Quickstart options and troubleshooting

Customize and troubleshoot MLflow installation

Python library options

Rather than the default MLflow library, you can install the following variations:


pip install command



pip install mlflow-skinny

Lightweight MLflow package without SQL storage, server, UI, or data science dependencies.


pip install mlflow[extras]

MLflow package with all dependencies needed to run various MLflow flavors. These dependencies are listed in this document.

In-development version

pip install git+https://github.com/mlflow/mlflow.git@master

This is the latest version of MLflow, which may be useful for getting hot-fixes or new features.

Python and Mac OS X

We strongly recommend using a virtual environment manager on Macs. We always recommend using virtual environments, but they are especially important on Mac OS X because the system python version varies depending on the installation and whether you’ve installed the Xcode command line tools. The default environment manager for MLflow is virtualenv. Other popular options are conda and venv.


We release MLflow on:

  • PyPI (pip install mlflow)

  • conda-forge (conda install -c conda-forge mlflow)

R and Java

We release MLflow on:

  • CRAN (install.packages("mlflow"))

  • Maven Central (mlflow-client, mlflow-parent, mlflow-scoring, mlflow-spark)

For R, see installing MLflow for R . For Java, see Java API.

Save and serve models

MLflow includes a generic MLmodel format for saving models from a variety of tools in diverse flavors. For example, many models can be served as Python functions, so an MLmodel file can declare how each model should be interpreted as a Python function in order to let various tools serve it. MLflow also includes tools for running such models locally and exporting them to Docker containers or commercial serving platforms.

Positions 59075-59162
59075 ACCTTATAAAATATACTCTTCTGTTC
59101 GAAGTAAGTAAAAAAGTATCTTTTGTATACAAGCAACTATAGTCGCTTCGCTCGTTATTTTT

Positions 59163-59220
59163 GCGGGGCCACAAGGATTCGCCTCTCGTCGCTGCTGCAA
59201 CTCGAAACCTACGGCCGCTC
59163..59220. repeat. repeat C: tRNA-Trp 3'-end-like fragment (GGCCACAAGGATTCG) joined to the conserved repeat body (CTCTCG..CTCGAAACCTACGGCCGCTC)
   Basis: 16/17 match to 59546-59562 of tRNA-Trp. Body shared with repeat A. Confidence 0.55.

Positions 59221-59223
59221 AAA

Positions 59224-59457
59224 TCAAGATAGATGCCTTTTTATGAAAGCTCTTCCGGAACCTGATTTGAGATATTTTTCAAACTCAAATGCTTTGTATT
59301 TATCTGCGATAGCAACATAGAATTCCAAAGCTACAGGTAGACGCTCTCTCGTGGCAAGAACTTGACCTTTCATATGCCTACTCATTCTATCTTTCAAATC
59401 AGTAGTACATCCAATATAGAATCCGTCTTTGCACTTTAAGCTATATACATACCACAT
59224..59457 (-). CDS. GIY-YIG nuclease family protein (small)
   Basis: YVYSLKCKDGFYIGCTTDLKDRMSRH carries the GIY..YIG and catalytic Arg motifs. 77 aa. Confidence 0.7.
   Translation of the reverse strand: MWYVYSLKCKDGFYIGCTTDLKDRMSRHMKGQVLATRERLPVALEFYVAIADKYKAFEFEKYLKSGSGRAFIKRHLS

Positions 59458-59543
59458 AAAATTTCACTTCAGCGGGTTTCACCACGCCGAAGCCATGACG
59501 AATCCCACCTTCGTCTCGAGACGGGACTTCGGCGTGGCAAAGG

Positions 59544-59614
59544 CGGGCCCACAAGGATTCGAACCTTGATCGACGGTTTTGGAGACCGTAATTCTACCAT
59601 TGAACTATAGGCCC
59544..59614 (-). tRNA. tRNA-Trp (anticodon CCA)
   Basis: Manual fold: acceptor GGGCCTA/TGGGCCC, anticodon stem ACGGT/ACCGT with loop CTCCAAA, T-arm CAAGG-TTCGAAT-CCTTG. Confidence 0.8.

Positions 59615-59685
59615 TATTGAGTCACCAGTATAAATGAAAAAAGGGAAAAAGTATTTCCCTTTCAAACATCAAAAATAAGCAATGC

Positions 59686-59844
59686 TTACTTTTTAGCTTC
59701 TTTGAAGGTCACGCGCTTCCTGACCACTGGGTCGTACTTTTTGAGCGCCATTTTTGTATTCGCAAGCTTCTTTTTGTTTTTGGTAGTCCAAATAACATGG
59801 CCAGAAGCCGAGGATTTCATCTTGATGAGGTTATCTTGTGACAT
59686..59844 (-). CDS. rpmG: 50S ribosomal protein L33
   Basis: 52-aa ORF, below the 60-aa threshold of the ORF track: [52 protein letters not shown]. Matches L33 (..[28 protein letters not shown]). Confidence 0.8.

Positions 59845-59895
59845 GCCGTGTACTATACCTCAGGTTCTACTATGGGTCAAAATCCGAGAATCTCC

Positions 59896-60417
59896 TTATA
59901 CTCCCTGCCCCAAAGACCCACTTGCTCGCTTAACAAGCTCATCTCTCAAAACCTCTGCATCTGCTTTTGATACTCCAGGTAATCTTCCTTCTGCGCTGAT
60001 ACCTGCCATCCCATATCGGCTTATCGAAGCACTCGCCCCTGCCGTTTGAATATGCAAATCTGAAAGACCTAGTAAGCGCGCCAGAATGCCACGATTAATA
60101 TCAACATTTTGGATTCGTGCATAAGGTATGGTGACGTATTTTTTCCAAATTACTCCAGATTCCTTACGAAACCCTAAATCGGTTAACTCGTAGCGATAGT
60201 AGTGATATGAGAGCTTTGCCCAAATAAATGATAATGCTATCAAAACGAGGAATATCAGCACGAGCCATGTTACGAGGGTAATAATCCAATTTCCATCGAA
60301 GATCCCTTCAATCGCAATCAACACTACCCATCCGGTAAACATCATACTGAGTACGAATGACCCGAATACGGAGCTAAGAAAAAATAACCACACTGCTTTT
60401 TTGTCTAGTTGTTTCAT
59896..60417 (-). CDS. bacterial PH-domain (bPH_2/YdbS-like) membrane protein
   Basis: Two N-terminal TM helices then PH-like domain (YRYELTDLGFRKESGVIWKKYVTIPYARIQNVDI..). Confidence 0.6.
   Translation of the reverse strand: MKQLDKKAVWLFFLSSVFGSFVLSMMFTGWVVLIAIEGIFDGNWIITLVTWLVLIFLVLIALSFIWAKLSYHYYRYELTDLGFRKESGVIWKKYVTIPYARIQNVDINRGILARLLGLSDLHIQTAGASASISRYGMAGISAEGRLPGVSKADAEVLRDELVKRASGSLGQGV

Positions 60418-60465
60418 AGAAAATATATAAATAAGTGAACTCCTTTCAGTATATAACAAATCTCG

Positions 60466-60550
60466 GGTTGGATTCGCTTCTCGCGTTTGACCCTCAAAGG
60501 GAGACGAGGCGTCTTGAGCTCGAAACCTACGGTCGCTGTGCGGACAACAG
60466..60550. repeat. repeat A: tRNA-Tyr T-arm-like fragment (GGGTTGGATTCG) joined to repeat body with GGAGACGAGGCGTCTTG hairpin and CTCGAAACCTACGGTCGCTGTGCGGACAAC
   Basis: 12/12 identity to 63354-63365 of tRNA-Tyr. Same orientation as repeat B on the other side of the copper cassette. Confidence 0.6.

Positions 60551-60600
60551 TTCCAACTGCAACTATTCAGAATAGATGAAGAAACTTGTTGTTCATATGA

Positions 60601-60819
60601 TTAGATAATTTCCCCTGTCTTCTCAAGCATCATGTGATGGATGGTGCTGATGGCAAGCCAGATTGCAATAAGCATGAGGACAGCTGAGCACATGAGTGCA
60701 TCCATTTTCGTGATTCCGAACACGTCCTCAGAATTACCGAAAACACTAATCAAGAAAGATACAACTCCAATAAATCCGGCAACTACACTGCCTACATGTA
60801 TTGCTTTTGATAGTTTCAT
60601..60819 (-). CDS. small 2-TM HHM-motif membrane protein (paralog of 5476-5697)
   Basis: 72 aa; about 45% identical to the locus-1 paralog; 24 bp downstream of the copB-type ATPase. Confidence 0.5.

To illustrate this functionality, the mlflow.sklearn flavor can log scikit-learn models as MLflow artifacts and then load them again for serving. There is an example training application in sklearn_logistic_regression/train.py. To run it, switch to the MLflow repository root and run:

python examples/sklearn_logistic_regression/train.py

When you run the example, it outputs an MLflow run ID for that experiment. If you look at the mlflow ui, you will also see that the run saved a model folder containing an MLmodel description file and a pickled scikit-learn model. You can pass the run ID and the path of the model within the artifacts directory (here model/) to various tools. For example, MLflow includes a simple REST server for python-based models:

mlflow models serve -m --env-manager local runs:/<RUN_ID>/model


By default the server runs on port 5000. If that port is already in use, use the –port option to specify a different port. For example: mlflow models serve -m runs:/<RUN_ID>/model --port 1234

Once you have started the server, you can pass it some sample data and see the predictions.

The following example uses curl to send a JSON-serialized pandas DataFrame with the split orientation to the model server. For more information about the input data formats accepted by the pyfunc model server, see the MLflow deployment tools documentation.

curl -d '{"dataframe_split": {"columns": ["x"], "data": [[1], [-1]]}}' -H 'Content-Type: application/json' -X POST localhost:5000/invocations

which returns:

[1, 0]

For more information, see MLflow Models.